First Day of Meteorological Spring: Severe Weather around the Bend

1st March 2019

It’s now Spring in the Northern Hemisphere, Meteorological Spring to be more exact.  March, April and May comprise the time period for Meteorological Spring.  March 20 (Vernal or Spring Equinox) through June 21 (Summer Solstice) is the time period for Astronomical Spring, which is determined by Earth’s tilt and rotation around the Sun.  Meteorological Spring is based on the seasonal transition between Winter and Summer weather conditions.  With the arrival of Spring comes a significant increase in severe weather. Severe storms and tornadoes can occur throughout the year, but the climatological peak occurs during late Spring and early Summer.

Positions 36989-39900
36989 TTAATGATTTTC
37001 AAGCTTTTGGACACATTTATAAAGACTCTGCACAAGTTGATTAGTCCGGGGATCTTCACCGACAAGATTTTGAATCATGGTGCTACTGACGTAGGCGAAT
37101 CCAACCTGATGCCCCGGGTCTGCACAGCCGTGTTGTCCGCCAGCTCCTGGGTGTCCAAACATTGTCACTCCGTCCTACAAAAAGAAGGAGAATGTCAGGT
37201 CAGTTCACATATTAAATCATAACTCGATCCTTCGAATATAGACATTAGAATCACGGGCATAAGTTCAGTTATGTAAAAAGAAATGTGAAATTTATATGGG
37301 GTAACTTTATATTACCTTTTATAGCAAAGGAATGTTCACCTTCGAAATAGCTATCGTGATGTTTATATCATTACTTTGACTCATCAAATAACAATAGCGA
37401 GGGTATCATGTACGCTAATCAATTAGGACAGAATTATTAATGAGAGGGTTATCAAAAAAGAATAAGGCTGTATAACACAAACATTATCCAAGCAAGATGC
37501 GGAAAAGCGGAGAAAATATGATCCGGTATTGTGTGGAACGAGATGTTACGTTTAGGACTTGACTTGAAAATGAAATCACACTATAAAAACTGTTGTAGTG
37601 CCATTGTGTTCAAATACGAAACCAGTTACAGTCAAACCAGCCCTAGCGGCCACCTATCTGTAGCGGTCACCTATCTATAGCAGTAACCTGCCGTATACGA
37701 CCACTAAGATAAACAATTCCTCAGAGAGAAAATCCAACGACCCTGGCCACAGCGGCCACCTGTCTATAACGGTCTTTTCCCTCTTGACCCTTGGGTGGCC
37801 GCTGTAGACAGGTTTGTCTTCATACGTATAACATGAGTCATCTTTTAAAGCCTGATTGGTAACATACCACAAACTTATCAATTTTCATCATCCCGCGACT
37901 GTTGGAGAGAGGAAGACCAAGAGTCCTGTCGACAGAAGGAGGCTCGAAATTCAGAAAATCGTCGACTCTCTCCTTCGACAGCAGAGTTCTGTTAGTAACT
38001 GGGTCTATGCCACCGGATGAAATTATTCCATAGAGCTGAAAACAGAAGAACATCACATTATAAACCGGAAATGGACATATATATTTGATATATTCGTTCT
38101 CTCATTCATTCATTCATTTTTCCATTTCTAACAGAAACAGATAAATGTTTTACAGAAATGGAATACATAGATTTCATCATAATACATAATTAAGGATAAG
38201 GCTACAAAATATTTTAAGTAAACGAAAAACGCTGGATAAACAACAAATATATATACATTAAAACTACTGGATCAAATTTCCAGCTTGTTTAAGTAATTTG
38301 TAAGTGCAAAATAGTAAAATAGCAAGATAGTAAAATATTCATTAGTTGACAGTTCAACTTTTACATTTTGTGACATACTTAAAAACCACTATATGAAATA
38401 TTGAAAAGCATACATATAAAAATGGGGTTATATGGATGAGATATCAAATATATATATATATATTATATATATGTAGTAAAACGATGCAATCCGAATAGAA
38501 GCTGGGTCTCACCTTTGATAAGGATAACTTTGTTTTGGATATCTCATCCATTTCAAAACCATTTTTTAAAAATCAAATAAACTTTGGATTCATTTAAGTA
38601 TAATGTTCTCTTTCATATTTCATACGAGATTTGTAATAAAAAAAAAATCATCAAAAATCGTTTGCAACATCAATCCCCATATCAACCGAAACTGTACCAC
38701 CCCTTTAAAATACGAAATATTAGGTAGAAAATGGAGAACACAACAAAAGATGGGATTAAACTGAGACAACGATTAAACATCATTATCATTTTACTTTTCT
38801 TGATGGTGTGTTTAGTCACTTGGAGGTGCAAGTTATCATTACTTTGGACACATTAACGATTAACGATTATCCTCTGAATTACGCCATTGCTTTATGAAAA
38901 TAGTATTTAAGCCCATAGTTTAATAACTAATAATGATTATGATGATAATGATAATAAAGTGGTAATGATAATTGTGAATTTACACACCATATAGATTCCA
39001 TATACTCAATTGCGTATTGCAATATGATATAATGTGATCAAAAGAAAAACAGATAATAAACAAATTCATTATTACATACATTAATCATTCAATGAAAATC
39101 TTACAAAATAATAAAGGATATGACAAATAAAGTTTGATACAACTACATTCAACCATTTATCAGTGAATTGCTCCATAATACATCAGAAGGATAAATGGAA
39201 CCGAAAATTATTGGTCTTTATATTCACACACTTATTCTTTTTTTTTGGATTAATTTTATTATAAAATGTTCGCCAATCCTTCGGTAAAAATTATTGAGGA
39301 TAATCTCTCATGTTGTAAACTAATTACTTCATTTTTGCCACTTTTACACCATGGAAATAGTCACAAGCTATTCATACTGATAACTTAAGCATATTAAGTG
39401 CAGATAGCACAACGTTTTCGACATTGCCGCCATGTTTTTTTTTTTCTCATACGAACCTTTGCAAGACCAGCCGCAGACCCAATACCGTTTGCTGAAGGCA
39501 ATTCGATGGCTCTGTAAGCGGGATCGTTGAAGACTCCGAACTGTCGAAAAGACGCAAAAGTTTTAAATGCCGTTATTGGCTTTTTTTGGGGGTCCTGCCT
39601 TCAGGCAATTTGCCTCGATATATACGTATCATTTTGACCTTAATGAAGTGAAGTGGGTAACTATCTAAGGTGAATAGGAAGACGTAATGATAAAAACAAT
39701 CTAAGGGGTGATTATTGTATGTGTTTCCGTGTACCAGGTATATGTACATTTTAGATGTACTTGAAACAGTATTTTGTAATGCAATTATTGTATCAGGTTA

Sunlight increases with each passing day, earlier dawns and later sunsets. Warmer days are more pleasant, and moist air from the Gulf of Mexico is transported north. This moisture is potential energy stored in water vapor, fuel for thunderstorms.  The active roaring upper level jet stream of winter taps this moisture to produce significant severe weather events; high winds, large hail, flash floods and tornadoes.  This is a very general and basic explanation of the spring severe weather season.  Individual severe weather events are much more complex.  So with the more pleasant days, please stay weather aware.

Very powerful supercell thunderstorm updraft, which produced 5.25 diameter hailstones, explodes over Oregon, MO 7th June 2009 – Brewer/Drake

Non-identical twin tornadoes, from separate mesos, pass over Oklahoma wheat fields narrowly missing a farmstead near the town of Cherokee on 14 April 2012. – Brewer/Drake

Meteorologist Juston Drake’s arms are full of 4 and 5+ inch diameter hail collected in Oregon, MO on 7 June 2009. – Brewer/Drake

 

 

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